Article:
Monday, September 22, 2014


Tech Talk

R.I.P. the box of light

1/8/2014

Most anyone older than 15 remembers the days of being on vacation and having to be very choosey when taking photos. With only 24 frames on a roll of film, every snap was sacred. Today smartphones have thankfully eradicated this experience, but in the process of liberating amateur photographers the world over, there is collateral damage. For all intents and purposes, the camera as the box of light we have known it to be is all but dead.

As anyone with an Instagram, Facebook or Twitter account can attest, taking pictures is more popular than ever. What’s changed is the use of actual cameras. 35-mm film? Extinct. Disposal cameras? Only found at weddings. Pocket-sized digital cameras? On life support. Without question, owning a stand-alone camera is becoming a thing of the past.

The victims of the camera-equipped phone couldn’t be any bigger. Two years ago, Kodak, the biggest name in photography, declared bankruptcy. In 2007 Polaroid discontinued its cameras, and its film a year later. By 2009, bankruptcy. Even the companies such as Canon and Nikon, which have thus far weathered the storm, are in danger due to phone cameras taking massive leaps in quality.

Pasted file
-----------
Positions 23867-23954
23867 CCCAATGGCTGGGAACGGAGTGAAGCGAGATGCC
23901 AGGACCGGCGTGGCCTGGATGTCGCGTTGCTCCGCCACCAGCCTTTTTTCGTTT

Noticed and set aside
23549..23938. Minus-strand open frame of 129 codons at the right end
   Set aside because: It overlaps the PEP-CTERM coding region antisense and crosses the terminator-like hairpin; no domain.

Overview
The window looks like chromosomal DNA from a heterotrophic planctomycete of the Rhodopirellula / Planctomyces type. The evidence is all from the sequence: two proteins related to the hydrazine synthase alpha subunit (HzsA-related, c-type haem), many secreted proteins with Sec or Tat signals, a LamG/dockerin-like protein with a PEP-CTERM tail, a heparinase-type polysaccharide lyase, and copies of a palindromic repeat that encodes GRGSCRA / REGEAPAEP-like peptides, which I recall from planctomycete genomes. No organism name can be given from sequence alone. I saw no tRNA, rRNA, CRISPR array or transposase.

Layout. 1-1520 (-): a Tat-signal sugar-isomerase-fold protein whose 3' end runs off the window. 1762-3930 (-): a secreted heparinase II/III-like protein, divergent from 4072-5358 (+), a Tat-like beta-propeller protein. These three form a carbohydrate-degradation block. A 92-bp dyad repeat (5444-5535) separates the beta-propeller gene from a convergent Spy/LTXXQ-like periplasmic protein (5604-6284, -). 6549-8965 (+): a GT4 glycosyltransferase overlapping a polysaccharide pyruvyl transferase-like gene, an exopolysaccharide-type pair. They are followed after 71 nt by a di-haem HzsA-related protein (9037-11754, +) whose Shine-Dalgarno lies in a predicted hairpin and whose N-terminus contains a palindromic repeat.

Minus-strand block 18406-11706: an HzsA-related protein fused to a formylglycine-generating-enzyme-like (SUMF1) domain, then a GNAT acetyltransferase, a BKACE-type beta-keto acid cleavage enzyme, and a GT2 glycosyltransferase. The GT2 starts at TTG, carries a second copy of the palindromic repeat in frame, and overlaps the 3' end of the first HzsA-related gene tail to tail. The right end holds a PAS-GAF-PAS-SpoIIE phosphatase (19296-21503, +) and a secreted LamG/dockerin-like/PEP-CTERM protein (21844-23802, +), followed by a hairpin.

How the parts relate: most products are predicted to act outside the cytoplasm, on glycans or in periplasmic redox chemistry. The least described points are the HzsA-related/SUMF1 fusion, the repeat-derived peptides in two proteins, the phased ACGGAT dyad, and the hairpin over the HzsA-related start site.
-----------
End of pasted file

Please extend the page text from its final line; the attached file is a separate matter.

Last year Nokia made a huge splash with the Nokia Lumia 1020, a smartphone with a 41-megapixel camera. For the uninitiated, that may not mean much, but photographers can spend thousands of dollars on professional gear and not come close to that pixel density. While high-quality cameras come equipped with more than megapixels, the fact that phones are starting to outdo traditional cameras says a lot, in my opinion.

In the end, smartphones equipped with professional-level camera features are nice. But even more than that, they’re convenient. Smartphones fit in your pocket, offer instant photo-editing and sharing, and there’s no film to develop, which means no cost and no wait.

DM Art Center

While the camera may be dead, long live the “camera.” CV                

Patrick Boberg is a central Iowa creative media specialist. For more tech insights, follow him on Twitter @PatBoBomb.

Iowa Wild